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Divorce Attorney in Arlington

The Grounds for Divorce

Traditionally, divorce always required a showing of fault. The modern trend, however, is toward what is known as “no-fault” divorce. Though all states now offer the option of a no-fault divorce (New York ended its holdout in 2010), there are still a majority of states that allow the filing of a divorce action based on the fault of one of the parties. A party that can successfully show that the other spouse caused the breakup of the marriage may obtain an advantage in custody, support and property determinations.

The no-fault divorce laws vary from state to state, and typically require that you correctly state the language required. The most common verbiage used in no-fault proceedings is one of the following:

  • The marriage is irretrievably broken
  • There has been an irremediable breakdown of the marriage
  • The parties have irreconcilable differences
  • The parties have been living apart for a specific period of time

Likewise, the grounds for at-fault divorce are different in each state, but may include:

  • Adultery
  • Incarceration
  • Physical, emotional or mental abuse
  • Substance abuse
  • Abandonment/desertion (the amount of time varies from state to state)
  • Insanity
  • Infection with a sexually transmitted disease
  • Impotence

Many states allow for an annulment—different from a divorce—if the parties are too closely related to each other. An annulment assumes that the marriage never legally occurred.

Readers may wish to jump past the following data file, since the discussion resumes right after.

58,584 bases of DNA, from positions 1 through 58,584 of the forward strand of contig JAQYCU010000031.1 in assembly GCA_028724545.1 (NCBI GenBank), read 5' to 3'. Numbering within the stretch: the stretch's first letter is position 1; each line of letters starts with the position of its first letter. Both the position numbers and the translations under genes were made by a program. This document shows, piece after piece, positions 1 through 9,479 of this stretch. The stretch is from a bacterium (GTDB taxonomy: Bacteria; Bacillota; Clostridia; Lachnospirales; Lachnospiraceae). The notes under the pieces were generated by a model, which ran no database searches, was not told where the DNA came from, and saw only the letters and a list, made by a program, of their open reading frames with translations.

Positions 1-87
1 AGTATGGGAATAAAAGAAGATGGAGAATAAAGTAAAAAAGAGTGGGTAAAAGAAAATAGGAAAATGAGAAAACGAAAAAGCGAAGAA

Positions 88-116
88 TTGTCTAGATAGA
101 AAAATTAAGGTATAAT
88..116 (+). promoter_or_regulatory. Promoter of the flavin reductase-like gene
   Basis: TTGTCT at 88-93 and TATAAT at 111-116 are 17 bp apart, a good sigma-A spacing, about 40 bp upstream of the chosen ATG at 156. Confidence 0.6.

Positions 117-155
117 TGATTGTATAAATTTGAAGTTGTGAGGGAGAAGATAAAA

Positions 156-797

The Different Ways of Finalizing a Divorce

The dissolution of a marriage is either contested or uncontested. If there is any dispute about any outcome of the divorce—custody, visitation, support or property—the divorce is considered to be contested. Each party in a contested divorce will have his or her own council (or will represent themselves). A contested divorce may be resolved by negotiation, mediation or trial.

Because the dissolution of a marriage requires a court order, even when parties have no dispute over any of the issues related to the divorce, one party must still file a complaint (legal petition) for divorce.

The parties may elect to submit all disputes to mediation, where a third party works with them to find and implement mutually agreeable solutions. In a recent development, known as the collaborative divorce approach, the parties agree to resolve all matters without the intervention of the courts. Learn more about the collaborative approach to divorce.

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